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Re: Debian switches driver letters preventing boot

Nick Boyce wrote:
Gmail wrote:

Hello.  I'm running the 'testing' release.  I found that once I upgrade
to the 2.6.18 kernel my box wouldn't boot.
What appears to be happening is that while the kernel starts to boot, it
seems to change the drive letter of the disk containing the / partition
to /dev/hde.  I'm not entirely clear about the boot process, but I
believe this happens when the initrd partition is mounted.

I believe a tech tip published in the recent Linux Journal (issue 153,
January 2007) by Nicholas Petreley (LJ Editor) describes the problem
you're seeing. It is apparently to do with the order in which initrd
loads disk storage device drivers, which determines the actual device
names allocated to the discovered devices.

Here's a link to what seems to be the same article :
"Modify initrd to Make 3ware RAID the First Serial Device"
(there didn't seem to be a web copy of the article at the LJ website)

Relevant extract:

=============================< cut >==============================
"Ubuntu (and probably other distributions) do not necessarily respect
your BIOS settings [regarding which device is the root/boot device].
For example, I have an ASUS M2N32 WS Professional motherboard, which
includes a PCI-X slot for the 3ware 9550SX-4LP RAID card.  I can set the
BIOS to make this card the first device.  However, if I add a SATA
drive, the Ubuntu initrd will see the onboard SATA as the first SCSI
device on the system, in spite of the BIOS settings.

There may be a kernel boot parameter to override this behavior, but I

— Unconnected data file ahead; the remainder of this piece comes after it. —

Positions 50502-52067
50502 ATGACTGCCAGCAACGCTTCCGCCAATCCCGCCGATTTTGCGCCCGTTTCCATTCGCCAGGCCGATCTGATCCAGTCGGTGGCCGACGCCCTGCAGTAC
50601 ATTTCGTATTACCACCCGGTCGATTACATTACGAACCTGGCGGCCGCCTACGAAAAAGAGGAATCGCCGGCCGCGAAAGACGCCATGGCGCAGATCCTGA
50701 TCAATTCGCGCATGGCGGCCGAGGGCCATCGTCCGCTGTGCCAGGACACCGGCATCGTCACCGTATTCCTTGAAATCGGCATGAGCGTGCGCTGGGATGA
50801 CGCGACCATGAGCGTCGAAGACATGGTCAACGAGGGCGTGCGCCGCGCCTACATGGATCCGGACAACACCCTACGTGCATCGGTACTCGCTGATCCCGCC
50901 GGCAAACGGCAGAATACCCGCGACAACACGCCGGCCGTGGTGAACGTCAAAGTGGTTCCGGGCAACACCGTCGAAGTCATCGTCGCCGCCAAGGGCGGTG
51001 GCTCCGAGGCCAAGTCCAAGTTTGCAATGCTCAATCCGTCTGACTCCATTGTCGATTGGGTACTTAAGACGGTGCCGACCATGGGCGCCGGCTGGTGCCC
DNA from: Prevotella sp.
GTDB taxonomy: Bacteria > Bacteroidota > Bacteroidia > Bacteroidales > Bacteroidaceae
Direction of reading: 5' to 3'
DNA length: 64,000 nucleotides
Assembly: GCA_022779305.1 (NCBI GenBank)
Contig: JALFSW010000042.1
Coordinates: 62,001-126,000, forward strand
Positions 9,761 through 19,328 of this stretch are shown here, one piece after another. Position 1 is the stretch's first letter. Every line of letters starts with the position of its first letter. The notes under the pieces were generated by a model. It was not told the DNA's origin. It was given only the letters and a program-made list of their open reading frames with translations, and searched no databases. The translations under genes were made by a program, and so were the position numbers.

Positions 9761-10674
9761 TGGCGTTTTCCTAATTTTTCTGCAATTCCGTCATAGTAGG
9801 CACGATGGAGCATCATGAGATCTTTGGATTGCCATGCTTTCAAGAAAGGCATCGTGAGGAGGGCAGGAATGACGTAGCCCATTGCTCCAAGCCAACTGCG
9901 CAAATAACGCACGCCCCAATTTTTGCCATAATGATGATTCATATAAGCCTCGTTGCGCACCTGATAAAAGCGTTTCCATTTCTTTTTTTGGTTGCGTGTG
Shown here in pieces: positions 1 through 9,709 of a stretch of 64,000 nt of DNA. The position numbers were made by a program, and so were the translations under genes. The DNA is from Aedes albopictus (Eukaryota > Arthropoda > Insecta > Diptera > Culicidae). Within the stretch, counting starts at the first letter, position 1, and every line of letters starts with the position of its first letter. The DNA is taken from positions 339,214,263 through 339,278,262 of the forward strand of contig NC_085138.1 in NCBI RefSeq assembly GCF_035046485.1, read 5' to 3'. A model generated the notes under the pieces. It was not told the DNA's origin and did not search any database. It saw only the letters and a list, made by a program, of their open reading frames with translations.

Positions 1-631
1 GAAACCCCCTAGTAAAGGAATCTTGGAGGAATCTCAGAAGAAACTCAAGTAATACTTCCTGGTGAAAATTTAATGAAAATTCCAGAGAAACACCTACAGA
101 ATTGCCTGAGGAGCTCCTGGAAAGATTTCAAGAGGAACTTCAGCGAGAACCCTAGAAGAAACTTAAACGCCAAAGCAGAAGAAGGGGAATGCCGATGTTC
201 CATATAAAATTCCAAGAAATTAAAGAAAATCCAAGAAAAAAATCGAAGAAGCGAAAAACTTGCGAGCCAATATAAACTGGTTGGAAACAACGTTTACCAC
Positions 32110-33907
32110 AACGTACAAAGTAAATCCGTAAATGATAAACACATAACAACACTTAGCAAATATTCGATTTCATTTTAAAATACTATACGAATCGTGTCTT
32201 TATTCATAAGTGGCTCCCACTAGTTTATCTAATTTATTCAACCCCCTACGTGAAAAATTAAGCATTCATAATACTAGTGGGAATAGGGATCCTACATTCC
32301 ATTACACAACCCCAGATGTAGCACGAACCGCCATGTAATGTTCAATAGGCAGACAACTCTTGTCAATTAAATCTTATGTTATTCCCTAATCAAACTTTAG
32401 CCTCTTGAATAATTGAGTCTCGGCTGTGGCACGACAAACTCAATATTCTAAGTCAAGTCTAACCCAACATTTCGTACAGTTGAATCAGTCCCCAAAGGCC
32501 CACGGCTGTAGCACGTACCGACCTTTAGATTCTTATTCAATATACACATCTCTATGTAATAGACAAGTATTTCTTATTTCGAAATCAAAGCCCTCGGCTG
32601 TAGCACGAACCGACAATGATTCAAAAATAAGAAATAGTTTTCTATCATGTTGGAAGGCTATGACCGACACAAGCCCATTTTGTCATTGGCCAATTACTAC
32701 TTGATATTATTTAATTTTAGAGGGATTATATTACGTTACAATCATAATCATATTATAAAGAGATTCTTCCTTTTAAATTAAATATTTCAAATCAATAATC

haven't found one that works.  Regardless, I like the following solution
if for no other reason than it teaches one how to extract, modify an
Ubuntu initrd and then reassemble it for use.

Here's why the Ubuntu initrd defies the BIOS settings .... The following
line, which discovers storage controllers, happens to discover the

/sbin/udevplug -s -Bpci -Iclass=0x01*

You can force this script to find the 3ware controller first by adding a
line that explicitly loads the 3ware module before this line

/sbin/modprobe 3w-9xxx

This forces the script to discover the 3ware RAID card first and assign
it as /dev/sda before udevplug discovers the rest of the PCI storage
controllers .... The trick here is that you need to unpack the default
initrd file that comes with Ubuntu, modify this script, and then repack
it and use it instead of the default initrd.

Here's one way to do that ..."
=============================< cut >==============================

This stuff has apparently changed in "recent" kernels (which would
explain why you saw the problem when you upgraded from Sarge to Etch).

Interestingly, apparently the Fedora technique of labeling disk
partitions, and then mounting them by their labels, provides a nice
solution to the device order discovery & naming problem.

We are certainly going to have to find a good way round this sort of
silliness before Linux can be ready for the masses.

Good luck.
(And sorry if I'm completely off-target here)

Nick Boyce

Is that why the more recent Ubuntu distros use UUID as opposed to device name (/dev/*da)?

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